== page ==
Officials clash over future of tax agency
Lawmakers consider making state board positions appointed rather than elected.
SACRAMENTO — California’s scandalplagued tax agency might benefit from making its board appointed rather than elected, according to legislators who held a hearing Wednesday on how to address deep-seated problems.
A recent audit of the state Board of Equalization found that elected board members improperly interfered with the executive director’s role by transferring employees from handling tax collection to constituent services and using agency resources to hold community events that boosted board members’ standing with voters.
A report Wednesday by the legislative analyst’s office said options lawmakers could consider include transferring the board’s responsibility for holding taxpayer appeal hearings to a tax court and submitting “a constitutional amendment to voters to make the board appointed rather than elected — or simply to eliminate the board altogether.”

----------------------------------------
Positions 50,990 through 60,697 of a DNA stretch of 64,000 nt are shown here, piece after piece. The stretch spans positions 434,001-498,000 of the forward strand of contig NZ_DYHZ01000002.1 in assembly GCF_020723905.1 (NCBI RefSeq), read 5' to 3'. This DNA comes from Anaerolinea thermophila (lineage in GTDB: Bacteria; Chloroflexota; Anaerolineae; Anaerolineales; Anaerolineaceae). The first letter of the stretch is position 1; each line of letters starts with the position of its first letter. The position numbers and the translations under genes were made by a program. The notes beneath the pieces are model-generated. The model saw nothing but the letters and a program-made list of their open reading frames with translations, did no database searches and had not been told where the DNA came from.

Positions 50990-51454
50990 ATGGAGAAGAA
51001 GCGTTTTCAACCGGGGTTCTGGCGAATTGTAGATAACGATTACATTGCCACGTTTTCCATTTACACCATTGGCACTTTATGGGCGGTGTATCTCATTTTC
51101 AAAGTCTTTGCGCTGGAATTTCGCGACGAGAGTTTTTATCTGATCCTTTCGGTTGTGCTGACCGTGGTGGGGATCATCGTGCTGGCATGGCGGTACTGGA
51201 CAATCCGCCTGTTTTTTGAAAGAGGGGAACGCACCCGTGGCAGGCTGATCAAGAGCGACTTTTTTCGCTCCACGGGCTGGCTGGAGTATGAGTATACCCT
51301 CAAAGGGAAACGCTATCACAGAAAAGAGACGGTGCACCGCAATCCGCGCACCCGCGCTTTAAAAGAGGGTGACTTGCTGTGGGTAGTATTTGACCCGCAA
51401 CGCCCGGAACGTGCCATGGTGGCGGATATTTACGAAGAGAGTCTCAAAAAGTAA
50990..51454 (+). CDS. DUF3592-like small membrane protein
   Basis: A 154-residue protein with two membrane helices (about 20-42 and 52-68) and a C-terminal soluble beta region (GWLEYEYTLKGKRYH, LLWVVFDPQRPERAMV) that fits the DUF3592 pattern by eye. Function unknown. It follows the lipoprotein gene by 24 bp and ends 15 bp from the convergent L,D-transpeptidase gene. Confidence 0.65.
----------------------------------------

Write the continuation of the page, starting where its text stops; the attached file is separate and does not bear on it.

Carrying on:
The idea of making the board appointed drew interest from Assembly members including Richard Bloom (D-Santa Monica), who said during the hearing that it could be beneficial if board members didn’t need to think about reelection.
Board of Equalization Chairwoman Diane Harkey told lawmakers that being elected means board members would be held accountable at the ballot box if they fail to serve constituents.
“Elected members, we respond,” she said.
She said the board recently took initial action on a series of changes to more clearly spell out the division of powers between the executive director and elected board members.
“We want you to know we are taking command of our own ship. We are trying to right it,” Harkey told the legislators.
Assemblyman Sebastian Ridley-Thomas (D-Los Angeles) has proposed sweeping changes that include a requirement for disclosure of communications between taxpayers and board members outside normal settings and the creation of an inspector general to make sure board members act ethically.
A S S E M B LY M A N Richard Bloom during a state budget committee hearing in Sacramento Jan. 20.